Ten questions to ask to diagnose a plant problem
Oregon State entomologist Rick Hilton uses a magnifying glass to check the sex of a female codling moth stuck on the paper of a moth trap set in the pear orchard at Southern Oregon Research and Extension Center in Central Point.
CORVALLIS — You may immediately want to know "What's wrong with my plant?" when your tomatoes or azaleas appear wan.
But don't stop there. Ask a series of systematic questions to diagnose and effectively address the cause of the malady, advises Neil Bell, horticulturist with the Oregon State University Extension Service.
"The principles of diagnosing a plant problem are very similar to going to a doctor or an auto mechanic," Bell said. "The doctor and the auto mechanic are looking for evidence of the root of the issue."
Asking a series of questions is a practical process that's flexible and generic enough to accommodate problems with ornamental plants, vegetables, fruit trees and even turf grass, Bell said. This approach will help you decide whether the culprit is an insect or a disease, or whether non-living factors such as too much watering or not enough nitrogen triggered the problem. Perhaps the condition you are observing is not really a problem after all.
"Once a client came to me with a strange discoloration of his arborvitae hedge. The hedge had turned a rusty brown color and he was accustomed to a green hedge," Bell said. "But it turned out to be its winter color. In response to cooler temperatures, conifers change color. Some conifers have really spectacular winter color, but for arborvitae, it just looks off color."
Bell suggested some important questions to ask as you begin your investigation:
- What's the identity of the affected plant? Determine whether a "real" problem exists; maybe whatever the plant is doing is normal. What are the characteristics of the plant? How does it display them throughout the year?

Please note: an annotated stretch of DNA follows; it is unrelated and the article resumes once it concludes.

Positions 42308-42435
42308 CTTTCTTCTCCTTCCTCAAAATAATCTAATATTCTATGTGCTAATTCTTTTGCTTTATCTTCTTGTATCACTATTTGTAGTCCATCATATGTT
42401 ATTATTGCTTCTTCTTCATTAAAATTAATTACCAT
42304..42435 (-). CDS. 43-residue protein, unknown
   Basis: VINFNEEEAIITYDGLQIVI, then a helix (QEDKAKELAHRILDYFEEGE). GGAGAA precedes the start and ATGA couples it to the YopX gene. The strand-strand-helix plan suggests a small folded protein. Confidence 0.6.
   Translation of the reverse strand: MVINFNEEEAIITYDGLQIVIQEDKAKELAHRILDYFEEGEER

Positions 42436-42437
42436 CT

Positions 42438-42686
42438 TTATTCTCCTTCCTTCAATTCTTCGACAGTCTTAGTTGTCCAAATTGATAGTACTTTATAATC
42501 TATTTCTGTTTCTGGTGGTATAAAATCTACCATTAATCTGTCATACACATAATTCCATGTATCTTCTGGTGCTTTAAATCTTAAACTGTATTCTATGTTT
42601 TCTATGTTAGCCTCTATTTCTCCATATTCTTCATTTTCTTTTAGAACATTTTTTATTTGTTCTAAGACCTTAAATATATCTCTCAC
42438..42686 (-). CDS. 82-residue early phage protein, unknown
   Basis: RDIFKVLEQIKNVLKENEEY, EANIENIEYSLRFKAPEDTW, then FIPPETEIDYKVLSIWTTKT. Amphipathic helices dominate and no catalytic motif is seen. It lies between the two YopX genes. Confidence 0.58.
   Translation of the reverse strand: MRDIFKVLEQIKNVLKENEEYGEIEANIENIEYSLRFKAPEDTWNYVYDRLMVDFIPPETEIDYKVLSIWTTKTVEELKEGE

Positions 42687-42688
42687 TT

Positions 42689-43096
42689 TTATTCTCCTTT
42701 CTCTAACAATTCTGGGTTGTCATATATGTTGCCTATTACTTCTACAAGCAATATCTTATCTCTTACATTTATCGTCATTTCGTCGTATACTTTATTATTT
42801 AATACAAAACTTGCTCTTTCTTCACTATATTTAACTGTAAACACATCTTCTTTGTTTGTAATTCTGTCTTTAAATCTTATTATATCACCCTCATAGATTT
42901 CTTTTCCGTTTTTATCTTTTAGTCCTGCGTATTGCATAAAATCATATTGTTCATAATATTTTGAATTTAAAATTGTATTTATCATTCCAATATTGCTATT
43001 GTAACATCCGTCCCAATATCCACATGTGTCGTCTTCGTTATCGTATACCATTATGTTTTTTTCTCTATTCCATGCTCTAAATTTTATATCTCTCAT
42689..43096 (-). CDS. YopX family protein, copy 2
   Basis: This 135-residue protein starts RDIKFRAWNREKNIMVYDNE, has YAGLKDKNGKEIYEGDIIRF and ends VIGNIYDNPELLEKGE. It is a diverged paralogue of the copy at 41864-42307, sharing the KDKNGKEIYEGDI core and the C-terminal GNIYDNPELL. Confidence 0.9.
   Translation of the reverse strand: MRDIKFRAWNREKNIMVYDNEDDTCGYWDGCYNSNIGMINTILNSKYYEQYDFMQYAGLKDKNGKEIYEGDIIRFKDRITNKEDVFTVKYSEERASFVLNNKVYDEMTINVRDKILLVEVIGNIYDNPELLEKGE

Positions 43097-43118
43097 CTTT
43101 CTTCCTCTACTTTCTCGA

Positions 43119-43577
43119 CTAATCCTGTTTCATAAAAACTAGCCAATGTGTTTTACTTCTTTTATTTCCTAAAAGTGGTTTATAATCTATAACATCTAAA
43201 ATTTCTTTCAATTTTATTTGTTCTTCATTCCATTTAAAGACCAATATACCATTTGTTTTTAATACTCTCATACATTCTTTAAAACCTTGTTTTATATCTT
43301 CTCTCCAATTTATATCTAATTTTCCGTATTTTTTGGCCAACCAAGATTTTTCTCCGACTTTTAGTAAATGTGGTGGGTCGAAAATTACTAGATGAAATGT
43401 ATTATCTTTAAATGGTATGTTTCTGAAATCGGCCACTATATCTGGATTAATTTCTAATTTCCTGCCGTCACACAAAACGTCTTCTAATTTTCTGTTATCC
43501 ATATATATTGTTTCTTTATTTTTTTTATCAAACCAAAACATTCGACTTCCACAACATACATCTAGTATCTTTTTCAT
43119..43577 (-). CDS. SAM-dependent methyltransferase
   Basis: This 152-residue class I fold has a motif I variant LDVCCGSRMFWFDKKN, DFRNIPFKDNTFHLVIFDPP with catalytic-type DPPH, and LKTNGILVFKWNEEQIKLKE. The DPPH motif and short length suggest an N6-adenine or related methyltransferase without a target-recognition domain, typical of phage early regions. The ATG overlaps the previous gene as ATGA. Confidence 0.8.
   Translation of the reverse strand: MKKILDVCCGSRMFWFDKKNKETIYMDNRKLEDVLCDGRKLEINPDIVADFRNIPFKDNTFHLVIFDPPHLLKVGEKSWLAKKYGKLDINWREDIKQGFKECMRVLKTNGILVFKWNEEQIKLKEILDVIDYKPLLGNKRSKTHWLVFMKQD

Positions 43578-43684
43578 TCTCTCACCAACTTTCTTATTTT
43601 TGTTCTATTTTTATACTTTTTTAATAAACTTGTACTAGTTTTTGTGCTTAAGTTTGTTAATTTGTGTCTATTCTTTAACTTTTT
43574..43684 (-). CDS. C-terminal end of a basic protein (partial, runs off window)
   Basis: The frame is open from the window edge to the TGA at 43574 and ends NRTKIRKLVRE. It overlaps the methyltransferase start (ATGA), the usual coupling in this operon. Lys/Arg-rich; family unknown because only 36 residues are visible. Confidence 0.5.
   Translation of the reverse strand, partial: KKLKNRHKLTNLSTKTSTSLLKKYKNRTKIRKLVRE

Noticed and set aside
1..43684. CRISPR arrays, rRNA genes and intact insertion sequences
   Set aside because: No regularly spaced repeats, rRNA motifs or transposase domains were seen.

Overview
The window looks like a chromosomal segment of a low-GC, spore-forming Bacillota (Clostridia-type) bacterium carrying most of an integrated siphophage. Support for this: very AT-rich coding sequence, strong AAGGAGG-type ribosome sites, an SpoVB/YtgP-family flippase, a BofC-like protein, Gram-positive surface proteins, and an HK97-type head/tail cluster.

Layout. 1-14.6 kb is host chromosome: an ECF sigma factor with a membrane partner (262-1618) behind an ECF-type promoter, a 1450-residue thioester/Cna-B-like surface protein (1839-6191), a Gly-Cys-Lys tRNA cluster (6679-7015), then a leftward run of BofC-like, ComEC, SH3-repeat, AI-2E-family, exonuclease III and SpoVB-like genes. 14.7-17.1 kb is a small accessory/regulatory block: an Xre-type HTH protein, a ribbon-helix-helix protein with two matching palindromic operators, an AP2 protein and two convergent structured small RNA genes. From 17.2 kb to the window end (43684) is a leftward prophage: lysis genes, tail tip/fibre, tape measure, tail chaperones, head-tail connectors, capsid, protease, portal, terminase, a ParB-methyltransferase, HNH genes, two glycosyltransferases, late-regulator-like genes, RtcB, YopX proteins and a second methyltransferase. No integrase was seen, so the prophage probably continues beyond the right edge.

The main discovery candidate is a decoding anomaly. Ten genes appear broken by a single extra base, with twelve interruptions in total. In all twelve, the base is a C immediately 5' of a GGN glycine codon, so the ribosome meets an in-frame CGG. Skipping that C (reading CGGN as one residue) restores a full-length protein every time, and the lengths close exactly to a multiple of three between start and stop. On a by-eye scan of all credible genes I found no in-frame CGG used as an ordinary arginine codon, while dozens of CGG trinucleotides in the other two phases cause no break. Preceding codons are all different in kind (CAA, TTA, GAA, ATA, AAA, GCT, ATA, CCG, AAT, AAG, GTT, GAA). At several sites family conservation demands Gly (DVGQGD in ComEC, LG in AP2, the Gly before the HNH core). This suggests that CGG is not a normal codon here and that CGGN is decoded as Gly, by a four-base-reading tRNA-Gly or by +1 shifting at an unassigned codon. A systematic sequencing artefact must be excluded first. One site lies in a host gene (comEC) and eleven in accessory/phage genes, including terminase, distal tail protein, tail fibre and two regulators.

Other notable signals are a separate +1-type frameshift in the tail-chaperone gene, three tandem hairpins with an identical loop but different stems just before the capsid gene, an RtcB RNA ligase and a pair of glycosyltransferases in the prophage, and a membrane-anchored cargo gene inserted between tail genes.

- How many plants of the affected species are present?
- How many plants in that group are affected?
- What is the pattern of damage within the population? A uniform pattern indicates nonliving, environmental causes of the problem. A random pattern indicates that diseases or pests could be culprits. But don't overanalyze "uniform" versus "random."
- Which part or parts of the plant are affected? Just the leaves, fruit, shoots, a combination of those, or the whole plant?
- What's the pattern of damage on the leaves and stems of the individual plant? If the damage pattern is uniform or random it can often indicate the cause is nonliving or caused by pests.
- What's the pattern of damage on the plant parts?
- When time of year did the symptoms appear?
- Are the symptoms spreading, improving or constant? Pest or disease problems often become worse with time. Environmental problems in some cases look bad for a while but may start to improve.
- Are any signs of a pest present? Signs of a pest could include slug slime trails, rodent mounds or holes, fungal fruiting bodies, or distinct notches cut from the leaf margin.
"Plant problem diagnosis helps us get to the bottom of the problem so we can address it successfully," Bell said. "You don't want to waste resources on a problem you don't have. Sometimes people spray first and ask questions later. It should be the other way around."
For more information, check out the PNW Plant Disease Management Handbook at http://pnwhandbooks.org/plantdisease and the PNW Insect Management Handbook at http://pnwhandbooks.org/insect.
You also can bring samples and photographs of the affected plant to the Master Gardeners Plant Clinic at the Southern Oregon Research and Extension Center, 569 Hanley Road, Central Point.
Or submit a question and photograph to OSU Extension's "Ask an Expert" service at http://extension.oregonstate.edu/extension-ask-an-expert.
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